Just read this on Robert Hurlbut's blog (via Dominick, source is Doug)
As Doug indicates, the issue here is not "we don't want to do it", but that we need to ship.
The problem is that partial trust is incredibly hard (and very time consuming) to test for a communication platform that is supposed to have rock solid security (no paradoxon here) and shall perform well. It's just as hard to provide meaningful exceptions (and -messages) in case we'd stumble into a CAS exception. You wouldn't want us to just bubble up some aribtrary security exception, but instead will want us tell you what's causing the problem and how you could fix it. There are (give or take some) 20 base permissions in the framework, most of them allow parameterization, and the system is extensible with custom permissions as well. You can do the math for where that takes you in terms of required combinations and test cases for achieving satisfying test coverage across the whole of Indigo, let alone all the special casing in the actual product code-base.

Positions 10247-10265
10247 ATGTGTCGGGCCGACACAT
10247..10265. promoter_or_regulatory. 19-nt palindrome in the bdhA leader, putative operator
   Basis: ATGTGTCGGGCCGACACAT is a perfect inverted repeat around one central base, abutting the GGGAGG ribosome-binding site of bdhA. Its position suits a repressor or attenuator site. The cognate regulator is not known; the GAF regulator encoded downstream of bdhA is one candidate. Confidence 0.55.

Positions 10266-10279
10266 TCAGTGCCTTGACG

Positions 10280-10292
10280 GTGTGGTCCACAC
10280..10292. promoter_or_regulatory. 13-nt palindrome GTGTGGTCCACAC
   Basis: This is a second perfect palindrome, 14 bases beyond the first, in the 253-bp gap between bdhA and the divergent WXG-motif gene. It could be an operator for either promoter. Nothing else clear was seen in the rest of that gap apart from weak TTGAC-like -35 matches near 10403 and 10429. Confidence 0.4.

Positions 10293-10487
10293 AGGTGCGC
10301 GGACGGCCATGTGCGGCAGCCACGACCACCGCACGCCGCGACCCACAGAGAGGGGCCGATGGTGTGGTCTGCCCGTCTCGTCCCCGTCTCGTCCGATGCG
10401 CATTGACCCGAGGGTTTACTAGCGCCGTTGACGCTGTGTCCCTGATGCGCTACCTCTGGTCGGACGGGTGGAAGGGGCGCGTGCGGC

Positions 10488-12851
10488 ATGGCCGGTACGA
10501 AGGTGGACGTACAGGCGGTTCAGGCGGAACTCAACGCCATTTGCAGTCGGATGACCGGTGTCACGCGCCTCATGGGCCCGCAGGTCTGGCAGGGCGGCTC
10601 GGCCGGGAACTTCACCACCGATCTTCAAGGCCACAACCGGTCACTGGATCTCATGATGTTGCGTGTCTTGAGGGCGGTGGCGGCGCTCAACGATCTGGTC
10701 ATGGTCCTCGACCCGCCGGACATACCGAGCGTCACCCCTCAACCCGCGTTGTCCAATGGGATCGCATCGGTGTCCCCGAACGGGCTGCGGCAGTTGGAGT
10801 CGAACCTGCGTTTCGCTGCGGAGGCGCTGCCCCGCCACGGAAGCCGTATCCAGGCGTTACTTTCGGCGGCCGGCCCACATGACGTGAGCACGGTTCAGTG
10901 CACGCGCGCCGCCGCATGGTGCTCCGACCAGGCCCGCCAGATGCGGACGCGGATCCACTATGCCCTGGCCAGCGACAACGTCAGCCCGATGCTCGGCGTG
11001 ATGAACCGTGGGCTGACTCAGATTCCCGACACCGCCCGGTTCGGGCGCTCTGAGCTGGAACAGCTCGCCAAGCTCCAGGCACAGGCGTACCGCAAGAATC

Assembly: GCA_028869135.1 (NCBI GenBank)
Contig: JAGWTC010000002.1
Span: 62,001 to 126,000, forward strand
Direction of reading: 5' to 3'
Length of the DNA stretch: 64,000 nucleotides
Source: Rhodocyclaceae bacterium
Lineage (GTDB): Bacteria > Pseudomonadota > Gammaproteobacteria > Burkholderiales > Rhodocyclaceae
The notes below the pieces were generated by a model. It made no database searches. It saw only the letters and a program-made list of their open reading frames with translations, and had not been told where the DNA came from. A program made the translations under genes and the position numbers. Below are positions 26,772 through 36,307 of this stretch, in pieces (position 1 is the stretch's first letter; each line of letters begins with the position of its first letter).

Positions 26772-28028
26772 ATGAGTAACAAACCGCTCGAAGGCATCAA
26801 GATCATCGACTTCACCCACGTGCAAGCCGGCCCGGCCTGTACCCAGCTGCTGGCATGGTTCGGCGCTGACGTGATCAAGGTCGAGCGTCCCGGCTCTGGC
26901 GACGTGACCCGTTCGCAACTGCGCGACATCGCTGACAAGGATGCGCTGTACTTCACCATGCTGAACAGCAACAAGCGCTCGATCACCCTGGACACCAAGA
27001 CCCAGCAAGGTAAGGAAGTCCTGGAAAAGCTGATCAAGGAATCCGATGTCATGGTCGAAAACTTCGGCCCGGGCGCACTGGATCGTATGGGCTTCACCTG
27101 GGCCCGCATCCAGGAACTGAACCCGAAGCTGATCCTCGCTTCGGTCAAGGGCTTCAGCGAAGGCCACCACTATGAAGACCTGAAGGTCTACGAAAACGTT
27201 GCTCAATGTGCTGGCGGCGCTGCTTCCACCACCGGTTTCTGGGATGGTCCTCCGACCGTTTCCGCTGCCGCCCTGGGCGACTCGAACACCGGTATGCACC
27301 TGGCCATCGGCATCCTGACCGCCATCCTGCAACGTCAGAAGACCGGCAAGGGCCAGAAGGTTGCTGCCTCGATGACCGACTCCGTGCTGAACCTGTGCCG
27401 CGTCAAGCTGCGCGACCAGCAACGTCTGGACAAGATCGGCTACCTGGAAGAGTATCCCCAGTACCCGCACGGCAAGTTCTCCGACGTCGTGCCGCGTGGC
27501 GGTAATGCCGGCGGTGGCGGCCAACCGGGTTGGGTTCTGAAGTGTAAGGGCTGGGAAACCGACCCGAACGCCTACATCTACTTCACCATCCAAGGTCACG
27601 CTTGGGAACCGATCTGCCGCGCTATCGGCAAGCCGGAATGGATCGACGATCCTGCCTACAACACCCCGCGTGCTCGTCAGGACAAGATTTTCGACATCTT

I wonder how many applications written to support partial trust actually take that complexity into account in their test strategy (hint, hint)
That said, I will clarify once more that this doesn't mean "we will never do that". It's just not possible to fit this into our V1 schedule in a way that we and you would find the outcome acceptable.